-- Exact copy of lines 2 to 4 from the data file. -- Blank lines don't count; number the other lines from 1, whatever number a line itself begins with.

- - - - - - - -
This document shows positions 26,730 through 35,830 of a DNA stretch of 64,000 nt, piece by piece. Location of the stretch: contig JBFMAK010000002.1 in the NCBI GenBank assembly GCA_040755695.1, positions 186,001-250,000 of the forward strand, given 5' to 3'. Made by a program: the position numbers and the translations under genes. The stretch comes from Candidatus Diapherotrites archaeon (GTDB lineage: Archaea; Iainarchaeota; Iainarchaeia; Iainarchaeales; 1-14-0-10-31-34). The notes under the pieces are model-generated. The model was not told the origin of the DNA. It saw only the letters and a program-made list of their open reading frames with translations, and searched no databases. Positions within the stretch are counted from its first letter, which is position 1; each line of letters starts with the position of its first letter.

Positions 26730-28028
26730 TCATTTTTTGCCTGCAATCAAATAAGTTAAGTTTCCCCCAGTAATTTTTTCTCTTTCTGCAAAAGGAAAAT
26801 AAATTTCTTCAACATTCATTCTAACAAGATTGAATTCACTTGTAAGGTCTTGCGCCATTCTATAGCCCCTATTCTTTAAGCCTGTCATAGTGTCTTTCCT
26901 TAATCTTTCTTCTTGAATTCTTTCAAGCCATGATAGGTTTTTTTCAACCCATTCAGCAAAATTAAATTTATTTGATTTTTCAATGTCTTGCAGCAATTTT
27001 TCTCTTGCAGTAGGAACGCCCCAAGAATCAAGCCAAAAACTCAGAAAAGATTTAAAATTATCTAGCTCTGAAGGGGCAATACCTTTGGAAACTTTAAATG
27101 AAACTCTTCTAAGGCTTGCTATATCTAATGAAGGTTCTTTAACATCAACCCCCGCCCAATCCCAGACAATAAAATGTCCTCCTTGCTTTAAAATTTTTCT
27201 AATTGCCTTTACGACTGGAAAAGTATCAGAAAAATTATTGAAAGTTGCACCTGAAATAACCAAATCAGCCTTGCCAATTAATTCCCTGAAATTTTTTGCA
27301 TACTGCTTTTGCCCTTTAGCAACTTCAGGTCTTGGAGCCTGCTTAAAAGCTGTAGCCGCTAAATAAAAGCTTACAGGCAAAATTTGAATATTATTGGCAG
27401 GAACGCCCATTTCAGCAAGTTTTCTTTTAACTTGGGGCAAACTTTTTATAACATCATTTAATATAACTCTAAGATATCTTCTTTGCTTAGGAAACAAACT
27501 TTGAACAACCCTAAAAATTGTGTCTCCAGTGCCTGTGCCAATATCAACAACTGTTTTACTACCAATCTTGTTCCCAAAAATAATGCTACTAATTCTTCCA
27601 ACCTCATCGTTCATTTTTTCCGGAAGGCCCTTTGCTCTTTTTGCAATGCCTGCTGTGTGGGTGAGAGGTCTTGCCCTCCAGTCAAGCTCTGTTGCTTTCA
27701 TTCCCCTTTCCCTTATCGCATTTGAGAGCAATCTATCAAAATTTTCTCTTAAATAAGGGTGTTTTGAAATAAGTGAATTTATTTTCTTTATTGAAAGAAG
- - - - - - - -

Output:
Positions 26730-28028
26730 TCATTTTTTGCCTGCAATCAAATAAGTTAAGTTTCCCCCAGTAATTTTTTCTCTTTCTGCAAAAGGAAAAT
26801 AAATTTCTTCAACATTCATTCTAACAAGATTGAATTCACTTGTAAGGTCTTGCGCCATTCTATAGCCCCTATTCTTTAAGCCTGTCATAGTGTCTTTCCT